# Thread: absolute maximum in [a,b)

1. ## absolute maximum in [a,b)

Suppose that the function $\displaystyle f$ is continuous on $\displaystyle [a,b)$ and the limit $\displaystyle L=\lim_{x\rightarrow{b^-}}{f(x)}$ exists.
(i) Prove that if there is an $\displaystyle x_0\in{[a,b)}$ such that $\displaystyle f(x_0)>L$, then $\displaystyle f$ has an absolute maximum in $\displaystyle [a,b)$.
How to approach this question?

(ii) If there is an $\displaystyle x_1\in{[a,b)}$ such that $\displaystyle f(x_1)=L$, does $\displaystyle f$ necessarily have an absolute maximum in $\displaystyle [a,b)$?

2. ## Re: absolute maximum in [a,b)

I'm assuming L is a finite real number, if that's the case then

(i) By the definition of limit there is an $\displaystyle s>0$ such that if $\displaystyle 0<|x-b|<s$ then $\displaystyle f(x)-L\leq |f(x)-L|< f(x_0)-L$ so that $\displaystyle f(x)<f(x_0)$ on $\displaystyle (b-s,b)$. From here it should be obvious.

(ii) If we define $\displaystyle f(b)=L$ then $\displaystyle f$ is continous on $\displaystyle [a,b]$, by the extreme value theorem we have an absolute maximum $\displaystyle M$, then $\displaystyle M\geq L$. Consider the cases $\displaystyle M=L$, $\displaystyle M>L$.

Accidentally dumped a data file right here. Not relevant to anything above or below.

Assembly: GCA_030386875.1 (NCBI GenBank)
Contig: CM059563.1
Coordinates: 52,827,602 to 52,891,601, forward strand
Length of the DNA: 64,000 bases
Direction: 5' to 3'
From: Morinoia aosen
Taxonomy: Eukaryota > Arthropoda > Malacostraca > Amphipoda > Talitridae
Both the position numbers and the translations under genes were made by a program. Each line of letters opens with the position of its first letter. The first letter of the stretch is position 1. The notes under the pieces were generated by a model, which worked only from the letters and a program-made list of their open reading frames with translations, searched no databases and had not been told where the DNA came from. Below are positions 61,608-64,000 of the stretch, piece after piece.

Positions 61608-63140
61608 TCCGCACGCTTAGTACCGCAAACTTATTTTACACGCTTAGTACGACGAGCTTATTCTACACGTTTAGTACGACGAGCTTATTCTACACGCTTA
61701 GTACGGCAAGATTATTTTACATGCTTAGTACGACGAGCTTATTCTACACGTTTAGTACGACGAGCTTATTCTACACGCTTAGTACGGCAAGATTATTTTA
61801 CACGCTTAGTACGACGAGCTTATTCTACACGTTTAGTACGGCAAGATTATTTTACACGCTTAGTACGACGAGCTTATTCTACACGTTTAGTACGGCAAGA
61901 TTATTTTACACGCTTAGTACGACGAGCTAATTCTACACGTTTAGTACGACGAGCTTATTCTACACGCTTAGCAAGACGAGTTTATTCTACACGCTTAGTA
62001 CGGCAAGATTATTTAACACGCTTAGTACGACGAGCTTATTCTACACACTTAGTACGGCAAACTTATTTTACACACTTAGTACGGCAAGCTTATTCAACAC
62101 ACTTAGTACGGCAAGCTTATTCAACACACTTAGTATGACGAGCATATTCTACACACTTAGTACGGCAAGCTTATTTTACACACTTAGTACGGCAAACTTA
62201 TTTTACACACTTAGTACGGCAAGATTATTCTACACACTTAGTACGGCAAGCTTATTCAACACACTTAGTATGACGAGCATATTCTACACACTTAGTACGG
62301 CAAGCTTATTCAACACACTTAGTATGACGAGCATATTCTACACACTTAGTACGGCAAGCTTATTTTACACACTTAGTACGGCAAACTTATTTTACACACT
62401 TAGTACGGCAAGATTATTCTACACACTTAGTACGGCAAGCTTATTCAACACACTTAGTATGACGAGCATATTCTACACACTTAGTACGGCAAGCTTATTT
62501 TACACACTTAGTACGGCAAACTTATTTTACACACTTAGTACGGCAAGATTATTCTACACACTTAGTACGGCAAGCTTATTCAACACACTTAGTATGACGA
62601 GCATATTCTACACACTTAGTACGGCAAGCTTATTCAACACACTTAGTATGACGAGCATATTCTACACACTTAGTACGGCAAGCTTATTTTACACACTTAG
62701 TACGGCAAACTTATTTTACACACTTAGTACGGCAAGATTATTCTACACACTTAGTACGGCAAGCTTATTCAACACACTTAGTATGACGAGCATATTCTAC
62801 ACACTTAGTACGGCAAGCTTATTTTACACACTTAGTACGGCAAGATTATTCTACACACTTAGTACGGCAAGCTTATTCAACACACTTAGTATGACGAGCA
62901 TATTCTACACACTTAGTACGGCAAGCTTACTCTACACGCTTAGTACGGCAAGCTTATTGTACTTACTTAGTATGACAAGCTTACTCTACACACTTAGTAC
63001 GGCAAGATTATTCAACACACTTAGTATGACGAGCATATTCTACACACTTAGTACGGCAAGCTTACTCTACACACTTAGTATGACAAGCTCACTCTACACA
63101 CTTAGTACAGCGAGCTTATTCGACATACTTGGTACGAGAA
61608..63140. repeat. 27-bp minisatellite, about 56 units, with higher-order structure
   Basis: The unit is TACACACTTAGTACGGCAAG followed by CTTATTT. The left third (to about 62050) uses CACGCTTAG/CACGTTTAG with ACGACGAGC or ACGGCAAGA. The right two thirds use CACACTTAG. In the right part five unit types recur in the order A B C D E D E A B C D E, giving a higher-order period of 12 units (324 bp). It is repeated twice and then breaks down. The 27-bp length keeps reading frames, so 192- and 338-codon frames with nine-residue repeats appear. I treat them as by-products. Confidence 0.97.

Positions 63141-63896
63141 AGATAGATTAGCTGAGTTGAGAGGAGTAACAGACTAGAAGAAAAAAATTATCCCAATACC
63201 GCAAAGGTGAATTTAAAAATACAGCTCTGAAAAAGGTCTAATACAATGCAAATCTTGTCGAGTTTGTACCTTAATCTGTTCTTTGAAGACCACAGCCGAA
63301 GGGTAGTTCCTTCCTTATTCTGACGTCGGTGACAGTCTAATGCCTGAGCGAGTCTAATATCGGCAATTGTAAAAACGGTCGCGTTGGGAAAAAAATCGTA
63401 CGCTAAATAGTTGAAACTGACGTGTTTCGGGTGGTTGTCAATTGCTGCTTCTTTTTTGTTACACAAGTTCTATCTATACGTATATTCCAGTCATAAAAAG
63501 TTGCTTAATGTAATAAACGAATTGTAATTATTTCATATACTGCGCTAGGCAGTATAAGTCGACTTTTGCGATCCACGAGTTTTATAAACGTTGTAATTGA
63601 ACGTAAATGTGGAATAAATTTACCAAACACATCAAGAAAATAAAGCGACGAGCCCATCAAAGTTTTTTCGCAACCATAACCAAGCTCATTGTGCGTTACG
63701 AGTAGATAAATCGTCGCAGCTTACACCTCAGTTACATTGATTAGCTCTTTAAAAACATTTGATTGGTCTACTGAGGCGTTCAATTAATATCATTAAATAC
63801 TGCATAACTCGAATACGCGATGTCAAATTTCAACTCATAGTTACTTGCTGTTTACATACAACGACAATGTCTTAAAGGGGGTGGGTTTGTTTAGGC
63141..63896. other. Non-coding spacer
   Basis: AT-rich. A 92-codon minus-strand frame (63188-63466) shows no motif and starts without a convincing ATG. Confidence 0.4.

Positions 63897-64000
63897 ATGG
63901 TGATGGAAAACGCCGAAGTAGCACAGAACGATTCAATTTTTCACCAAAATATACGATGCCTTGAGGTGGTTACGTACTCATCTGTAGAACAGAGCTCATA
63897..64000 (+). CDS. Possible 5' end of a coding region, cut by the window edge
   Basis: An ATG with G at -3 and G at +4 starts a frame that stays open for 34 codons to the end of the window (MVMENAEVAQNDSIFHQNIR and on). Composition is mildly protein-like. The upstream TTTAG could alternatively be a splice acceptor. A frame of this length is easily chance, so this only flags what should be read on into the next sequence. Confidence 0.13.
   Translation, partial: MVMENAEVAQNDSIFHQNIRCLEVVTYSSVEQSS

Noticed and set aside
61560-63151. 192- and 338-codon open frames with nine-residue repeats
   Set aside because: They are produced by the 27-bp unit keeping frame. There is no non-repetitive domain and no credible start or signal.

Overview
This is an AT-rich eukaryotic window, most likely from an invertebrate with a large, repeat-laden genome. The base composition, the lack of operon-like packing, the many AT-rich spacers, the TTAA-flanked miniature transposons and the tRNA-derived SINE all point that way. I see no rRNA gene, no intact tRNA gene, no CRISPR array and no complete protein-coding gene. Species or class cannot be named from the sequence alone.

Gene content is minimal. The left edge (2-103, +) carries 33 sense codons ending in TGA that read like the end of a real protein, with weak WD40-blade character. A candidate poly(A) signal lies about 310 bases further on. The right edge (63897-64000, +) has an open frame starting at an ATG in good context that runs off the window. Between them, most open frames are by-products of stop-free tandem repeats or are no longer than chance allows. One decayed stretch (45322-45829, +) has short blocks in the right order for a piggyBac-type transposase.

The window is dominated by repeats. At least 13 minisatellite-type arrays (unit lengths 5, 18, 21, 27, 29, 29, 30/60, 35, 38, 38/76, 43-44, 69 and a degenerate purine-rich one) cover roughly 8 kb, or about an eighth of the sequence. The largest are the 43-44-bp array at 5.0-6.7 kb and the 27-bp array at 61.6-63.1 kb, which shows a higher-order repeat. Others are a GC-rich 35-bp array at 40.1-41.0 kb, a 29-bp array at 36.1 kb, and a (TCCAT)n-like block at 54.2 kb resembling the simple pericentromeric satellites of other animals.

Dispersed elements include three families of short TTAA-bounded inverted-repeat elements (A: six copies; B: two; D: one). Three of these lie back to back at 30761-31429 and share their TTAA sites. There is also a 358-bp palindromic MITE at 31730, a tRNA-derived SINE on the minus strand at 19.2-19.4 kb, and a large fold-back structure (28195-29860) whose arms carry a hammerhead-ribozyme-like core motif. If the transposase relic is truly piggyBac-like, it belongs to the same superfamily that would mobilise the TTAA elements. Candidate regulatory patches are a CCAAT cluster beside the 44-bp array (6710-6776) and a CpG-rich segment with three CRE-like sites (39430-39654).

3. ## Re: absolute maximum in [a,b)

Originally Posted by Jose27
I'm assuming L is a finite real number, if that's the case then

(ii) If we define $\displaystyle f(b)=L$ then $\displaystyle f$ is continous on $\displaystyle [a,b]$, by the extreme value theorem we have an absolute maximum $\displaystyle M$, then $\displaystyle M\geq L$. Consider the cases $\displaystyle M=L$, $\displaystyle M>L$.

This method can also be adapted to do part (i) thus saving work by using the same idea for both.

CB